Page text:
Being online means being connected to the Internet. Offline is sometimes used as another term for the real world (i.e. outside the Internet).
Peer to Peer (P2P)
A method of file sharing over a network, in which individual computers are linked via the Internet.
The majority of mobile phones are fitted with digital still or video cameras. You can take pictures with these and send them via the mobile networks to other mobile devices with the same technology to email addresses via the Internet.
Some chat rooms let users complete a personal profile which others can see. Children and teenagers should never include in a profile any information that could identify them, or disclose where they are.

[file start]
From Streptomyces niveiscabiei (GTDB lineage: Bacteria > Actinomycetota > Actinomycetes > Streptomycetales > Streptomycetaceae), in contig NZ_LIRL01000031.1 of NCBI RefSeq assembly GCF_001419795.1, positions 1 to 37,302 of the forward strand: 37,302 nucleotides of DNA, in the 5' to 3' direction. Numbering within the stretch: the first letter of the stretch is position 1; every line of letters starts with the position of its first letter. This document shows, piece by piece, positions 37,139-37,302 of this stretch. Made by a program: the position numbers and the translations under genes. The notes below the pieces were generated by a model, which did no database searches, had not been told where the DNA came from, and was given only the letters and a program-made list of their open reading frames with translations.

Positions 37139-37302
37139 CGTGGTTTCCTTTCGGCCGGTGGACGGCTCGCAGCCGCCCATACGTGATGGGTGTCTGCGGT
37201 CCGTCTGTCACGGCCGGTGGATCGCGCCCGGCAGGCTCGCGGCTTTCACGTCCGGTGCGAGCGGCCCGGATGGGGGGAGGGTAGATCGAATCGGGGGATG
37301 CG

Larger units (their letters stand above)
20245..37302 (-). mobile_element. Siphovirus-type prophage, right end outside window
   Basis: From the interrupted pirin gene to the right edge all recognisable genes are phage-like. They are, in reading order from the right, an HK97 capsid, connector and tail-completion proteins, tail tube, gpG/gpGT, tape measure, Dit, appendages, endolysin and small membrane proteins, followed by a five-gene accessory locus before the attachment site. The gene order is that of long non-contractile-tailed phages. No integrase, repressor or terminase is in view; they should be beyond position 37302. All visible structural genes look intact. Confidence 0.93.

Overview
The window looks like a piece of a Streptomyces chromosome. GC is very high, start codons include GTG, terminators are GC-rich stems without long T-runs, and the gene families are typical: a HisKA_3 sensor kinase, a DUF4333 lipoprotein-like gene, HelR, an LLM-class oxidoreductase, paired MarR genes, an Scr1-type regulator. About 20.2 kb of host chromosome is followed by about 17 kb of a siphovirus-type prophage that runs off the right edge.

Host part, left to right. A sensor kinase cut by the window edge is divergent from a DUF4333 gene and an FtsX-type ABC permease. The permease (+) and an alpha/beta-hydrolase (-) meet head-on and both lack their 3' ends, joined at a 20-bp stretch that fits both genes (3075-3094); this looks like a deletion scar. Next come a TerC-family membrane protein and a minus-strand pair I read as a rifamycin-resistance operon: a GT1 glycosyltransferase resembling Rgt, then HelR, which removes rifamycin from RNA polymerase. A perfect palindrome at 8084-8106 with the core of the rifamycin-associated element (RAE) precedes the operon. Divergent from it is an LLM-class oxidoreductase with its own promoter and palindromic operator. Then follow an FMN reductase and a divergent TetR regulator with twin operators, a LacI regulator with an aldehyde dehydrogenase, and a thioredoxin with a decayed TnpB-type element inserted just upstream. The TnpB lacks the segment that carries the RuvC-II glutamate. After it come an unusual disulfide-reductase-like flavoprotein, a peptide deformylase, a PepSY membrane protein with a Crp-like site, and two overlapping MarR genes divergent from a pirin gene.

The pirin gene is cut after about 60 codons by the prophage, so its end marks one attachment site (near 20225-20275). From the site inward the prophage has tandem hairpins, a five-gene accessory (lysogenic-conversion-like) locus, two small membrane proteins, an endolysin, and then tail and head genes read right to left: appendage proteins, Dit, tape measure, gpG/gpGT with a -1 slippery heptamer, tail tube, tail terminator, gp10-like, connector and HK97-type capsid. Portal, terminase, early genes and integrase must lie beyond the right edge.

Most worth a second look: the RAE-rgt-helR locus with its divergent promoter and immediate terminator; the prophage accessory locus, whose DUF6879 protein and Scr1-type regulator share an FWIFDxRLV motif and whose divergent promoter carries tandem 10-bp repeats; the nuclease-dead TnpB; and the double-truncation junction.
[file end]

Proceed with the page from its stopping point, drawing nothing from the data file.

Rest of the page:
RSS (Really Simple Syndication)
A programme which can alert parents/carers when their child updates their blog with new information or a new photo.
Sending (illegal) sexual images of themselves and each other to other's phones.
Stands for Short Messaging Service and means sending text messages by mobile phones.
Like junk mail through your door, spam is email you haven't asked for and don't want. It can be sexually explicit, which is another reason for children not to give out their email address when they are online.
Another term for an Internet, or website address. (It stands for Uniform Resource Locator.)
WAP stands for Wireless Application Protocol and is the technology used by most mobile phones to browse Internet sites that are written in a compatible format.